BANANA UPSIDE DOWN CAKE

Pretty much like Bananas Foster baked into a cake.

3 eggs

1 box (2-layer size) yellow cake mix

1 cup sour cream

1/3 cup oil

1/4 cup water

1 package (3.4 oz.) vanilla flavor instant pudding

1/2 cup butter

1/2 cup packed brown sugar

1/2 cup chopped walnuts or pecans, toasted

2 bananas, sliced

Spray a 12-cup Bundt pan or a large cast iron frying pan with cooking spray. Add the butter and nuts and put it into the oven to melt while you mix the cake batter. Beat eggs, cake mix, sour cream, oil, water and dry pudding mix in large bowl with mixer until blended. Take pan out of oven, add the brown sugar, then stir and distribute evenly in the pan. Sprinkle brown sugar evenly all over it, and distribute the banana slices evenly. Pour in the batter, again spreading it evenly. Bake 40 minutes or until toothpick inserted near center comes out clean. Cool cake in pan on wire rack for 15 minutes. Run a knife or metal spatula around rim of pan to loosen cake, and invert it onto a serving plate big enough to hold any runoff. Gently remove pan. Cool cake completely. Serve with ice cream, if you like. To be completely decadent, drizzle on caramel or chocolate ice cream topping for sort of a baked banana split!

DANGEROUSLY EASY LEMON BARS

If you're too easily hooked on lemon bars, beware of these. Take almost no effort - to make or to eat. You don't even need to take out the mixer.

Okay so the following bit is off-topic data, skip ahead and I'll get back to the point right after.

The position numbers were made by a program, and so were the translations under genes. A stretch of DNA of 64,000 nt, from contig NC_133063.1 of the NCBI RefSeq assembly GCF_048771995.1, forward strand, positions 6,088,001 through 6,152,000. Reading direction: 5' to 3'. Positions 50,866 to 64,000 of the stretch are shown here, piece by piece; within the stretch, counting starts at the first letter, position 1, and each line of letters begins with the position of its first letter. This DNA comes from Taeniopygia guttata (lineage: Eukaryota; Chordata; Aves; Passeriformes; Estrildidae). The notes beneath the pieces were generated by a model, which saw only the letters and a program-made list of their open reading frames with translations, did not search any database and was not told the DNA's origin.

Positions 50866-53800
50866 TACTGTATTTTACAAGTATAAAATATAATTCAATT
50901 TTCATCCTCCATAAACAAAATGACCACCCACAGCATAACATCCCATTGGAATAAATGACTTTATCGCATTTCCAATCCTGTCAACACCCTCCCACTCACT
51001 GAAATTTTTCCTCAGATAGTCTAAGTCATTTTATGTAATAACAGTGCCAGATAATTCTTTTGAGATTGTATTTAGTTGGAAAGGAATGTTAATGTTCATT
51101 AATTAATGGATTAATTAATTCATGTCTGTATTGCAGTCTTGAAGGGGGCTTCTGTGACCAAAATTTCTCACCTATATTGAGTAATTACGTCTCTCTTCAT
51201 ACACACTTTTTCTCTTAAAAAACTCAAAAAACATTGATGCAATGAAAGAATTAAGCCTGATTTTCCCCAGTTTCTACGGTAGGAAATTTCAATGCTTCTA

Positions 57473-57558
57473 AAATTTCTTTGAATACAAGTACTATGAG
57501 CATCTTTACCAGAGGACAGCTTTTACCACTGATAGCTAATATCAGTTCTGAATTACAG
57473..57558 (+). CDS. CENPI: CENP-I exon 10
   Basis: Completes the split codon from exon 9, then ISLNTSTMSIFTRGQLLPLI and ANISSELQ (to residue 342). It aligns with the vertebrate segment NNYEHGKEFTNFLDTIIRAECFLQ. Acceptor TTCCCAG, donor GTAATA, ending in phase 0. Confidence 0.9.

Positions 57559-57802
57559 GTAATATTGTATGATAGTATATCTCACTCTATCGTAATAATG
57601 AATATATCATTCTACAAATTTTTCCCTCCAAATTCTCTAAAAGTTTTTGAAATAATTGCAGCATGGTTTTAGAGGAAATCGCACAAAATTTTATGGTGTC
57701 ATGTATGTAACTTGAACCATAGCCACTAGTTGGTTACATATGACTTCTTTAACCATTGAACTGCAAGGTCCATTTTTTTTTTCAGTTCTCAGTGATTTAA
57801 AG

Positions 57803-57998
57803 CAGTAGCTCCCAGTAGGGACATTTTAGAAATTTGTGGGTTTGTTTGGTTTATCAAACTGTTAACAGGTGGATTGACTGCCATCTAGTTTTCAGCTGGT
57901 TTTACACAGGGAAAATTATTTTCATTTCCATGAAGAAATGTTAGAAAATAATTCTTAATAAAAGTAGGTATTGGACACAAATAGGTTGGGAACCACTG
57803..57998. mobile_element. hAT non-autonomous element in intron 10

1 box angel food cake mix

1 (22-ounce) can lemon pie filling

Powdered sugar (optional)

Heat oven to 350 degrees. Spray a 9 x 13-inch pan with nonstick cooking spray. In a large bowl, stir together the angel food cake mix and lemon pie filling. When it's completely mixed, pour into the prepared pan. Bake for about 35 minutes, until fully cooked and the top is lightly browned. Let the cake cool, cut into bars. If you want to, sprinkle with powdered sugar before cutting.

The Country Cousin

Thought for the week:
Dear Lord, please help our new president carry out his campaign promises with integrity and determination. Help him return America to its position of greatness as a world leader with Christian values, with laws that respect life at all ages and stages, and protect the right of everyone to life, liberty and the pursuit of happiness. Help us to regain equal enforcement of laws for everyone, without regard to race, color or creed, including immigration laws. Breaking the law is breaking the law and must not continue to be ignored, lest we become a lawless nation.

And, Lord, help us to remember that there is no promise that each of us will be happy, only that we will not be denied the opportunity to pursue happiness, or to benefit from the fruits of our own labors, the sweat of our own brows, and for having the courage and determination to pursue our own goals in accord with Your laws and the laws of this nation. Amen.

(This column is written by Shirley Prudhomme of Crivitz. Views expressed are her own and are in no way intended to be an official statement of the opinions of Peshtigo Times editors and publishers. She may be contacted by phone at 715-291-9002 or by e-mail to shirleyprudhommechickadee@yahoo.com.)